Europe Washes Hands of Brexit Disaster, Demands Clarity: 'Time is almost up'

European Union officials reacted with dismay after British Prime Minister Theresa May's Brexit deal was comprehensively defeated in a Parliament vote on Tuesday night.

May was dealt a stunning parliamentary defeat as her Brexit blueprint was voted down, 432-202. This majority of 230 makes it the largest government loss for at least 100 years. The prime minister had already postponed the vote once in the hope that extra time would help her win over members of Parliament, but her efforts were in vain.

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Fellow European leaders have voiced their disappointment that the deal—the product of two and a half years of tortuous negotiations between London and Brussels—was so resoundingly rejected.

The infographic below—created by Statista—illustrates the largest parliamentary defeats for British governments. As can be seen, May's loss on Tuesday was by far the largest.

Theresa May defeat Brexit Parliament
Theresa May's defeat on Tuesday was the worst for a government for at least 100 years. Statista

European Union officials had warned repeatedly that the agreement was the best one on offer for the U.K., but their encouragement and the threat of a chaotic no-deal Brexit was not nearly enough to get it over the line.

Diplomats in Brussels will now have to wait for clarification from London. May faces a vote of no confidence on Wednesday night, after Labour Party leader Jeremy Corbyn tabled the motion as soon as the result of the Brexit vote was announced.

If she survives—which appears likely—May will need to tell Parliament her proposed next steps, which may well include heading back to Brussels to try to eke out further concessions, or even delay Brexit Day, currently set for March 29.

EU Commission President Jean-Claude Juncker issued a statement on Tuesday night noting his "regret" at the outcome of the vote in London. He described the agreed arrangement as "a fair compromise and the best possible deal," arguing it is "the only way to ensure an orderly withdrawal of the United Kingdom from the European Union."

I take note with regret of the outcome of the vote in the @HouseofCommons this evening. I urge the #UK to clarify its intentions as soon as possible. Time is almost up #Brexit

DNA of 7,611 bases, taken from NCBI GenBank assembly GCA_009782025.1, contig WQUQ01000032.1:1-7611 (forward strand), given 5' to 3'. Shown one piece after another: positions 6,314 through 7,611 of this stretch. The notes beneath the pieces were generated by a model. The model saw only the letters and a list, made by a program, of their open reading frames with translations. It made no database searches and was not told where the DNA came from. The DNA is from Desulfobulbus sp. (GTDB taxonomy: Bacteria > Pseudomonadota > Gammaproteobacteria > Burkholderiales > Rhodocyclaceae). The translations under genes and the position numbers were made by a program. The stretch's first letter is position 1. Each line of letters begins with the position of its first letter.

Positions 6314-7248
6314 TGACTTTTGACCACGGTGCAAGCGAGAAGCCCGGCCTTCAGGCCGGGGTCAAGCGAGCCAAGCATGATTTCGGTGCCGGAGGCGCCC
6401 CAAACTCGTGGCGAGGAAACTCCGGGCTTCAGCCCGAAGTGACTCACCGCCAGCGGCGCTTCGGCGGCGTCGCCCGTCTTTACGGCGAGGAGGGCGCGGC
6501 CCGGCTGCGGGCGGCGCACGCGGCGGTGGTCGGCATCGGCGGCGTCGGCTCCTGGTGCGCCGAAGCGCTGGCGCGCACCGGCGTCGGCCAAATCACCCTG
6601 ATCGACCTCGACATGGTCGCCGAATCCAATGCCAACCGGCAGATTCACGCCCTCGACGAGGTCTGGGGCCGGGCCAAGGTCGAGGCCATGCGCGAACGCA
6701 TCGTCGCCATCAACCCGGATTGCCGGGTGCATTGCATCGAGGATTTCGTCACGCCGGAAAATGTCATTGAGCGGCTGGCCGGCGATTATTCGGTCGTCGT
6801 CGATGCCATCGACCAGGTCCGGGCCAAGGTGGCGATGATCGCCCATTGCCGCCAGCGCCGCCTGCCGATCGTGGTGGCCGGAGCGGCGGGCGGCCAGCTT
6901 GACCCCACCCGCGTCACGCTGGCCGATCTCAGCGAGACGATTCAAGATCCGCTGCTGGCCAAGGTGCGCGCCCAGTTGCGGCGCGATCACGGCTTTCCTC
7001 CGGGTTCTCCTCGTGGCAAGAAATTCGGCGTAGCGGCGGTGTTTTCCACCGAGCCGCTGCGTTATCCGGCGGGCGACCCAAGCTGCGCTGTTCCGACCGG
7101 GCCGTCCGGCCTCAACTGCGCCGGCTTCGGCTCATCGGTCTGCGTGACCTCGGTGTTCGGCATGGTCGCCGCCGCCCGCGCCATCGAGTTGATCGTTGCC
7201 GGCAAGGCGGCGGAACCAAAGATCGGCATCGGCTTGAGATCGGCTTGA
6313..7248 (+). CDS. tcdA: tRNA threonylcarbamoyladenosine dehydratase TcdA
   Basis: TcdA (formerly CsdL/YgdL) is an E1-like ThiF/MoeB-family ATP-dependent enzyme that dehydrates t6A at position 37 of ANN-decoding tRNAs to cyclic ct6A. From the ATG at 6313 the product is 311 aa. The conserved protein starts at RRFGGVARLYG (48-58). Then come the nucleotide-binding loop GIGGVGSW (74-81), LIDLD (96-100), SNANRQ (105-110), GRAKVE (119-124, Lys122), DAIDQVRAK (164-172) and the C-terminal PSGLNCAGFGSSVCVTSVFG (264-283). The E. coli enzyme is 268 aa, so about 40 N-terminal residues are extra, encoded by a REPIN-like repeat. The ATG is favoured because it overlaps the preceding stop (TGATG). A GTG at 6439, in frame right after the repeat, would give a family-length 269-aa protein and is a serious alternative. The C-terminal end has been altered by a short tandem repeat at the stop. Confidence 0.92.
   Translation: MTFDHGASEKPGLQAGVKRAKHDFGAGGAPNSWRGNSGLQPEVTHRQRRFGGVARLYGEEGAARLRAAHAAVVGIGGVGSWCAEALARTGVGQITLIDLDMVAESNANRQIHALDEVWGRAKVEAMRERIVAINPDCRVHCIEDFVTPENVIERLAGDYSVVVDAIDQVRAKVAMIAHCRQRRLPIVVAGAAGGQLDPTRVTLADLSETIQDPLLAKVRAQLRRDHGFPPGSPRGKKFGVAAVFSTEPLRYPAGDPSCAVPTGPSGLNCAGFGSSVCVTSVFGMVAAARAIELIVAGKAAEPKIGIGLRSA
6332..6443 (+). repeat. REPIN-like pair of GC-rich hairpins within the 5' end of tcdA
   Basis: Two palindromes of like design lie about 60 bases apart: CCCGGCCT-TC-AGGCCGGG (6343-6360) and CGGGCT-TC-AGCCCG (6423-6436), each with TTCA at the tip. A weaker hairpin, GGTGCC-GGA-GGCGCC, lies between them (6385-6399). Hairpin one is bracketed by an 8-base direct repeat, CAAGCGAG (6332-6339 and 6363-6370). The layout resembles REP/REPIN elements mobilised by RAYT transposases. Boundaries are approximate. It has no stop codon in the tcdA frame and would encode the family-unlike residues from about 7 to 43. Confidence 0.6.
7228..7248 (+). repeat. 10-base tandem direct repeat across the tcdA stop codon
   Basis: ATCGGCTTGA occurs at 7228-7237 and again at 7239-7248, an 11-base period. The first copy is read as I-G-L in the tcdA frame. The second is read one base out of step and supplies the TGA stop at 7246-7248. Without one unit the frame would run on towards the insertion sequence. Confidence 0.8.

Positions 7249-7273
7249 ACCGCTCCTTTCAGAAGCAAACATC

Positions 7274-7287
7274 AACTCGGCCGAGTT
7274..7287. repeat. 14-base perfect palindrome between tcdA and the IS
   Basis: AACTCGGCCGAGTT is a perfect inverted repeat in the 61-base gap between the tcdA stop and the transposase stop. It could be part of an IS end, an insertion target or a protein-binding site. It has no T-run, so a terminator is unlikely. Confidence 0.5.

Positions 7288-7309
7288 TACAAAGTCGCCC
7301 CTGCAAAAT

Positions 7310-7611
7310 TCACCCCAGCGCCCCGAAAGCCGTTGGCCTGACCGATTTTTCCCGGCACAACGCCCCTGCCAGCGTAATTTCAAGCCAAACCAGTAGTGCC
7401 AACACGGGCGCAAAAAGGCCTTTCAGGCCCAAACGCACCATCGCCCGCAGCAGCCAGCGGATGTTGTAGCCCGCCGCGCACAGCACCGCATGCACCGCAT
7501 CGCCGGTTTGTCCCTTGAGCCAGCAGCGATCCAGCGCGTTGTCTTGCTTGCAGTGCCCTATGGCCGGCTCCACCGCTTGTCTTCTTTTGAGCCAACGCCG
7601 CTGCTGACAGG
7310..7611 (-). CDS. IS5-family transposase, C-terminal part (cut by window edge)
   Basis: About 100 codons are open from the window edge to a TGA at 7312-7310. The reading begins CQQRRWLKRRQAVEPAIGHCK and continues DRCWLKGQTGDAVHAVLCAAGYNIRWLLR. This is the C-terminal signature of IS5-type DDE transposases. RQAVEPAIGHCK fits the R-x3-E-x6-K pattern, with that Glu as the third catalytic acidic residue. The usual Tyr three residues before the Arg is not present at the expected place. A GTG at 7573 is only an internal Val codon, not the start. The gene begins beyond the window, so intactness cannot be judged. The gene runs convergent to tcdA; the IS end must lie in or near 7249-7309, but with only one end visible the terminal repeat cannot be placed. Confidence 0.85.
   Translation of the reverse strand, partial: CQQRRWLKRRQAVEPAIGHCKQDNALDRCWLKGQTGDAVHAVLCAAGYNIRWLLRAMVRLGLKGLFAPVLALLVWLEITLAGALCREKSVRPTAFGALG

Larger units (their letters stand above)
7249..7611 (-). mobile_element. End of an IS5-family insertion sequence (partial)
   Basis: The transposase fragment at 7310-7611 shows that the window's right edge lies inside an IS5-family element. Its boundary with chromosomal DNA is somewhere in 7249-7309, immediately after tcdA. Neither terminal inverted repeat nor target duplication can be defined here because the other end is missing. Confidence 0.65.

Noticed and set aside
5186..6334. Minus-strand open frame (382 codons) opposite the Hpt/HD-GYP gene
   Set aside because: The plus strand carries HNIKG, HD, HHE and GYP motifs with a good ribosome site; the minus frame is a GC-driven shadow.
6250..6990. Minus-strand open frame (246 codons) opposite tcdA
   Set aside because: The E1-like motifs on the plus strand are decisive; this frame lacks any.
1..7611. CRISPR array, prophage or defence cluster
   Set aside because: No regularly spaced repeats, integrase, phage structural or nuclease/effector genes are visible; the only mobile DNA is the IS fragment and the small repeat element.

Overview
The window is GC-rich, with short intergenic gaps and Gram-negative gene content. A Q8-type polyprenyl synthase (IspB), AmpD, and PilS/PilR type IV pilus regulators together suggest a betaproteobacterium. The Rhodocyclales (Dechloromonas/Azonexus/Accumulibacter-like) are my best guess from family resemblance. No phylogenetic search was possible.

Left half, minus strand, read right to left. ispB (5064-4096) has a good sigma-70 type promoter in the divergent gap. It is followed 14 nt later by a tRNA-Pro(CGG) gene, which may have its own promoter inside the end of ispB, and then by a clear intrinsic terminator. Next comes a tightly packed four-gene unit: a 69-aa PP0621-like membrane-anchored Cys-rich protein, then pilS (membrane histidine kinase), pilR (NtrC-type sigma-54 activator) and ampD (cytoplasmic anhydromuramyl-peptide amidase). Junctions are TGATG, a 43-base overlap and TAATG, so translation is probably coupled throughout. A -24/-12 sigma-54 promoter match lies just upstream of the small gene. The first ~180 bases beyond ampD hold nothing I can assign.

— Jean-Claude Juncker (@JunckerEU) January 15, 2019

Juncker said the commission and chief negotiator Michel Barnier "have shown creativity and flexibility throughout" and urged the U.K. "to clarify its intentions as soon as possible."

"Time is almost up," he added, ominously.

Speaking in the European Parliament in Strasbourg, France, Barnier echoed Juncker's warning. He noted he and his colleagues "regret profoundly" the outcome of the vote, noting the agreement was "based on the red lines of the British government.

"It's up to the British authorities to indicate how we can take things forward," he said, according to The Guardian. "The agreement that we reached with the British government is a good agreement. It is the best possible compromise."

EU Council President Donald Tusk took an even more robust approach, seemingly suggesting it might now be time to cancel Brexit entirely. "If a deal is impossible, and no one wants no deal, then who will finally have the courage to say what the only positive solution is?" Barnier tweeted.

If a deal is impossible, and no one wants no deal, then who will finally have the courage to say what the only positive solution is?

— Charles Michel (@eucopresident) January 15, 2019

Other European leaders also weighed in on May's historic defeat, which has left British politicians desperately trying to bring clarity to a badly divided Parliament. French President Emmanuel Macron told reporters Tuesday he did not expect the EU to offer any sweeter deals. "I don't really believe in this, because we already went as far as we could," he said.

He then said British leaders must "figure it out yourselves" and wished them "good luck" in their efforts, The Associated Press reported.

German Chancellor Angela Merkel offered a more hopeful response to May's disastrous evening, the AP noted. Speaking to reporters in Berlin, she said she would "of course do everything to find an orderly solution.

"We still have time to negotiate," she added, "but we are now waiting to see what the British prime minister proposes."

With just 72 days to go until the U.K. is supposed leave the EU, time really is short. Before Tuesday's vote, there were whispers that Brexit Day could be postponed—a prospect that now seems more likely than ever.

This article has been updated to include an infographic.

Brexit protesters Westminster
Protesters wave flags as they demonstrate outside the House of Commons on January 15, in London. British Prime Minister Theresa May’s Brexit deal was comprehensively defeated in a Parliament vote on Tuesday night. Dan Kitwood/Getty Images